Weasel Walter & Kikanju Baku reflect on the recent death of a cult sentinel of ‘The New Music’ golden era/extreme conflag free megrim hysteria:
WW: This is the first moment I’ve had to address the recent passing of legendary musician Sunny Murray with any depth. A lot of things come to mind on this topic. To the best of my memory, I believe I first heard his drumming on the 1965 Albert Ayler live recording “Holy Ghost”, buried in a cheapo used triple lp Impulse! Records sampler circa 1988. I was already interested in Ayler, but his records were fairly difficult to come by at that point in history, automatically making the rare first hearing of this piece a pivotal event. “Holy Ghost” remains one of the single most influential recordings of music to me, a succinct masterpiece of minimalistic form, iconoclastic fury and pathos. Murray’s performance on this track was brazenly distinctive, a constant wash of cymbal texture punctuated erratically by loud repetitive hammering stabs of snare drum and underlined by his own wordless, sustained gutteral moans. The unconventional use of his role to simultaneously create propulsion and disruption still stands as a gamechanger for the deployment of percussion in western music. Of course, I studied his work from that point on, both on recordings and in reference books. The conclusion is that he consistently retooled his musical approach, always remaining true to his great sense of individuality. Overviewing Murray’s ouevre across the early ’60s Cecil Taylor recordings, the diverse BYG sessions, his classic ESP-Disk album as a leader, as accompaniest to Albert Ayler, his showstealing performance on “Jump Up/What To Do About It” with Jimmy Lyons and John Lindberg, to his obscure later work, Sunny Murray’s devotion to reinventing his concept and technique was radical, intuitive and daring. From numerous anecdotes, including those of direct witnesses and peers, Murray was a complicated guy, capable of both great sensitivity and humor as well as pettiness and cruelty. In light of current events, we must remember that hardly anybody on this plane is morally perfect. We are humans and we are all capable of weakness, hypocrisy and mistakes. Many of us are just trying to deal with the trauma and abuse that have been put on us by others. The Sunny Murray I am paying tribute to was a revolutionary artist who took great artistic chances and tried to survive a paradigm that was only occasionally supportive of his work. If you respect artists, please, while they are still alive, pay for their output, proselytize to your friends about them, write them a letter of thanks, take them out to dinner, whatever. Don’t take artists for granted. Help try to lessen the bitterness that seems to come to so many who devote their lives to trying to improve society with living art. “Liking” somebody’s death on Facebook doesn’t do shit. I’m in Berlin, getting ready to fucking slay like my life depends on it, because it does. OUT.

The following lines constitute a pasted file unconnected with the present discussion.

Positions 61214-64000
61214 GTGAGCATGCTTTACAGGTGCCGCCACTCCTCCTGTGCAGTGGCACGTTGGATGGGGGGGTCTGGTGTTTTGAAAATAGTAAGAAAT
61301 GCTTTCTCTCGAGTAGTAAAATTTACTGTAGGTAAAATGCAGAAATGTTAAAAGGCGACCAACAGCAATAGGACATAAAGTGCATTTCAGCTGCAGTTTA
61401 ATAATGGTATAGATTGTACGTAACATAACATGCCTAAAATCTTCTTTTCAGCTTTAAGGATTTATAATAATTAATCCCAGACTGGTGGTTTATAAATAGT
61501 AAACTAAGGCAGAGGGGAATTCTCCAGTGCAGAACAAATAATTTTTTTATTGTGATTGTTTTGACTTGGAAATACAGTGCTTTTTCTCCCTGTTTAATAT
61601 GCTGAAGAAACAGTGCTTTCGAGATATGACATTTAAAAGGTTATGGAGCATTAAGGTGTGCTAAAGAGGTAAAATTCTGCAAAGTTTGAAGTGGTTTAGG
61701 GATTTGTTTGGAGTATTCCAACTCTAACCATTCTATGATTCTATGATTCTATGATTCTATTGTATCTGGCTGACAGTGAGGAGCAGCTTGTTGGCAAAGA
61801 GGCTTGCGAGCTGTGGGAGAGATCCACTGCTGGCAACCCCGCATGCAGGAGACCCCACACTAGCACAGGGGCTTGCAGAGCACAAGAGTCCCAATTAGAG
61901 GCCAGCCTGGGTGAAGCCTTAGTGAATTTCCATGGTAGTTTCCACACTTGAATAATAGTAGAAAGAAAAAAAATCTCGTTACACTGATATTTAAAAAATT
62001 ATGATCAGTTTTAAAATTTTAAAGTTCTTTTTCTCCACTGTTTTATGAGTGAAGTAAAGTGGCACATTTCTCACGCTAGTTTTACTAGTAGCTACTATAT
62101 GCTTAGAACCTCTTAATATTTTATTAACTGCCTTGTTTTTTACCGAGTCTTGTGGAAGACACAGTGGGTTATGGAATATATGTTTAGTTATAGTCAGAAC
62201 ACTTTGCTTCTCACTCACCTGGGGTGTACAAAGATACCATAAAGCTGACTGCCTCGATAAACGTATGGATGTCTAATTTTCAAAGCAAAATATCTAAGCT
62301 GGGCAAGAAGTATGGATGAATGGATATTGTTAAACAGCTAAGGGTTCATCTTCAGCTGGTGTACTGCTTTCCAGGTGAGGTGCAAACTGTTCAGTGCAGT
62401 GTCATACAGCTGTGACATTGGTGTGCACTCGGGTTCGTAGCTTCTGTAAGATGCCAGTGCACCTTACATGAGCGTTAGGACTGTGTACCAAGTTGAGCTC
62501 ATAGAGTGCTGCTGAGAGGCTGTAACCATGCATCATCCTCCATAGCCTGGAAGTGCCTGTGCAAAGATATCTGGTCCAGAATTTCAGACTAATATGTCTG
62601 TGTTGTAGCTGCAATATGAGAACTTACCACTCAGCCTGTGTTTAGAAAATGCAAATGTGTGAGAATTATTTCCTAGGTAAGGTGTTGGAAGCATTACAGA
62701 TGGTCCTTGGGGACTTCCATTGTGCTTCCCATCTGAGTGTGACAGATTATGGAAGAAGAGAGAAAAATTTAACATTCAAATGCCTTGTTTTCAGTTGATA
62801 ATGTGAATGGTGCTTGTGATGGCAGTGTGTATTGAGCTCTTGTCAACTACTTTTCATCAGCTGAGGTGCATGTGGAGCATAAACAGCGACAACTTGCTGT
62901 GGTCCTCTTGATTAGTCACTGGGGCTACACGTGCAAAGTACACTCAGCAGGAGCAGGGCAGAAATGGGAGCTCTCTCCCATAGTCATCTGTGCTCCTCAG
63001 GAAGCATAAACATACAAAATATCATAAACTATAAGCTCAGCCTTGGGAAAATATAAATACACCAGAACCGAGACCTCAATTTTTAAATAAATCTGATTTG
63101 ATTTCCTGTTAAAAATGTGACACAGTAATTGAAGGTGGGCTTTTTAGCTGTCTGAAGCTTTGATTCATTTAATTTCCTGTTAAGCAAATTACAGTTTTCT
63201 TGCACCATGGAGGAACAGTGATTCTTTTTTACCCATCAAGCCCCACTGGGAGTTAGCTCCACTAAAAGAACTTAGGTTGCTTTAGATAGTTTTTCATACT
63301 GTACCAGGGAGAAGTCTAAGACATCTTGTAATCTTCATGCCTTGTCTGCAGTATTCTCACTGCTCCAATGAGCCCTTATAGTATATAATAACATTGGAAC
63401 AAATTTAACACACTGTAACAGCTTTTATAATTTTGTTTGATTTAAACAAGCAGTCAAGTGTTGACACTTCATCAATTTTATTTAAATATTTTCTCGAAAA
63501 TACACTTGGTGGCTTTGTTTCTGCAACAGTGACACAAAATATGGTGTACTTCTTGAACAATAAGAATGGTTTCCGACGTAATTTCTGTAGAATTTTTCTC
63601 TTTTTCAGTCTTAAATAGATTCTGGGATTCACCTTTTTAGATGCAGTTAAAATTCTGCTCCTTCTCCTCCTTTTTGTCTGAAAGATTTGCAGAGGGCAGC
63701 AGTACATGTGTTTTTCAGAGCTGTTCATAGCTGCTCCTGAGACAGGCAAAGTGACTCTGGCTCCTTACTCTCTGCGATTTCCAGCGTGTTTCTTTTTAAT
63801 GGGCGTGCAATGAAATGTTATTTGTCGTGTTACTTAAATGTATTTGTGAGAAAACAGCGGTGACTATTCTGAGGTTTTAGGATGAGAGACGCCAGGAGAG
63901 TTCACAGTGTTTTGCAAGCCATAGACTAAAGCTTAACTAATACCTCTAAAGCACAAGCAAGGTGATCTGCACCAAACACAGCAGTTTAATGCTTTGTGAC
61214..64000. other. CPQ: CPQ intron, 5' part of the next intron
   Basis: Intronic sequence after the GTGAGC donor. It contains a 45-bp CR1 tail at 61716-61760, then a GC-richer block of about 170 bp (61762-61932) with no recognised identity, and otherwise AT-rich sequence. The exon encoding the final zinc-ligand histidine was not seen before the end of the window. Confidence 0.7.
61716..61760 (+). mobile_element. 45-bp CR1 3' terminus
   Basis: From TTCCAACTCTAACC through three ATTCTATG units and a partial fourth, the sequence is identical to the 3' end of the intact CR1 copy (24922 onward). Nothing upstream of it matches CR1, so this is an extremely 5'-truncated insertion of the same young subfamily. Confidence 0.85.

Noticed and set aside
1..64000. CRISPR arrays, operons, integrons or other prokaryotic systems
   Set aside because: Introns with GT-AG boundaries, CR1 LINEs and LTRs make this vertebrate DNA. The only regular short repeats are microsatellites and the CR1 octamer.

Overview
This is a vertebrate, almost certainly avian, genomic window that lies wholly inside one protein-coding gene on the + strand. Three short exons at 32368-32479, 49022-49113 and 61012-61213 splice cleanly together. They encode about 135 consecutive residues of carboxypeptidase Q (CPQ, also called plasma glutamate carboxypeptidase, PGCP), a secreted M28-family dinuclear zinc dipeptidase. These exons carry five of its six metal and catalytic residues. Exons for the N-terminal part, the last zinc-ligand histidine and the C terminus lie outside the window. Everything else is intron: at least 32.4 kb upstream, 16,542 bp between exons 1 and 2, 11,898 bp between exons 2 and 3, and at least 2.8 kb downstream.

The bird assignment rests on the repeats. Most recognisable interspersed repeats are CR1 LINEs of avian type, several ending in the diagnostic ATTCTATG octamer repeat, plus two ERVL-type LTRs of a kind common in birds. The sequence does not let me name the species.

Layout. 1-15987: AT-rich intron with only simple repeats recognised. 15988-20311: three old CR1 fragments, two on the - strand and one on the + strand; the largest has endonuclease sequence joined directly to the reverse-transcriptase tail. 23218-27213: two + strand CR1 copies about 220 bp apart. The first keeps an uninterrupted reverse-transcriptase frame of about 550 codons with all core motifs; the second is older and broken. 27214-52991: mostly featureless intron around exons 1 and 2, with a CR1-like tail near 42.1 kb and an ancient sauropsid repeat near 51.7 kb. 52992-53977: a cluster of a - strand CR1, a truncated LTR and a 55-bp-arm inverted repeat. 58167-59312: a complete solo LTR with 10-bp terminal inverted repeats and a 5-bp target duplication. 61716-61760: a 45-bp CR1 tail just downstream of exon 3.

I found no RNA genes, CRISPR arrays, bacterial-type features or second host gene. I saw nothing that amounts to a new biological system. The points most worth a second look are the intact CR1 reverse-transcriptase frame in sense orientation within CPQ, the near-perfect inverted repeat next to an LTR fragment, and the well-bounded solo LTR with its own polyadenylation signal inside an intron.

KB: ah man! there goes Sunny Murray at 81! I had a real fondness for this lunatic & he was a strident specialty that stood out like a bad accident. one of the hardest & most disorderly “New Music” recordings in history was ‘antagonized’ into eruption by Murray, – 1969’s (previously reviewed) “Sunshine” session, which garnered the volcanism of Roscoe Mitchell-Archie Shepp-Lester Bowie as well as the mysteriously obscure & beyond-bat-shit Kenneth Terroade. It’s a classic that’s still billowing smoke close to a half-century after detonation. It wasn’t necessarily Murrays percussive blitz that stole the show, but as a catalyzer, ring-leader & ‘demarcater’ if you will, he urged, orchestrated & insisted on a certain amount of balls, hostility & chaos that superseded pretty much all of his peers. His music/recordings where absolutely sodden with revolutionary fervor (the dangerous type). The energy & ethos was very daring, radical, uncompromising & uncomfortable. Despite plenty of positivity, Sunny was from the cut, & there are plenty of pictures of him in those signature shades (anti-fog resin?) hunched over the drums looking like a heavy out of a Sin City yarn or some such. I am not necessarily saying it was desirable, – but plenty of his music has a darkness & threat that is uncharacteristic of the overwhelming majority of Avant/Free-Jazz performers of the era. He also exercised a keen & clearly deliberate “lack of finesse”, if not a great relishing in its vandalization, or at least – extreme contortion & manhandling. It’s not that Murray “couldn’t play” but that he was an ardent extremist in a very literal sense. For those that can be bothered to distinguish & micro-scrutinize (& it’s easy to miss), there are some tech savvy, dexterous & imaginative floridities submerged in the turbulence that denote both skill & deliberation. A lot of his recordings are just a racket. A mess. Ugly, chaotic, raging & absurdly intense. He basically just marathon-blasts with weird punctuations & dislocated fills as the ultimate foundation for the horn-nova’s he would conscript. His dual-blast cymbal work created an almost harsh-noise, wall of noise dissonance, a distemperous, remorseless clarion of solid blat & harsh-hostility, & this is the sixties!!! I think that the pursuit of intensity & eagerness of revolutionary zeal expressed by physicality through instrumental exertion (fuck! I sound like an academic now!) led naturally to this “noise” offensive. Sonny Sharrock is another sonic extremist who was extraordinarily ahead of his time & “broke” into the territory decades before it was open to public access or listed officially as a niche musical index. The slew of bands that emerged at the tail-end of the 70’s through 80’s who had better access to distortion & would site influence from Punk, had nowhere even close to the intensity, originality or authenticity of Murray, & had a lazy, diluted attitude & rhetoric that seemed more concerned with the impudence of playing a technically proficient genre renowned for it’s virtuosity – ‘like shit!’ or with irreverence, & with a now accessible/established “punk” attitude (including the pathetic “Last Exit” which Sharrock was a member of). Plenty of Sunny’s recordings, for me, don’t work! & some of his playing is awkward & totally unappealing to my personal tastes – but, his/the originality & temerity are almost always evident & powerful, & these are very precious & rare ingredients that warrant considerable respect. He was an absolute maverick, without apology or compromise (not enough of these). Bluiett told me that he left the US (emigrating to France) as he felt he was undervalued & that mf’s were taking the piss. That’s not difficult to envisage. I can’t imagine him sitting comfortably next to the shrink-wrapped shits in the industry either, which probably prompted seclusion & contention in all mannerisms. Hopefully, tons of group recordings of Murray & goons (because it’s really when he has a set of horns to strain against that shit gets thermo) tearing the cosmos a new black-hole are captured, & may somehow find their way out into the world as of now (particularly his 60’s & 70’s material which is really when the motherfucker was shredding arse). A genuine maniac with full renegade insignia. -(Kikanju Baku).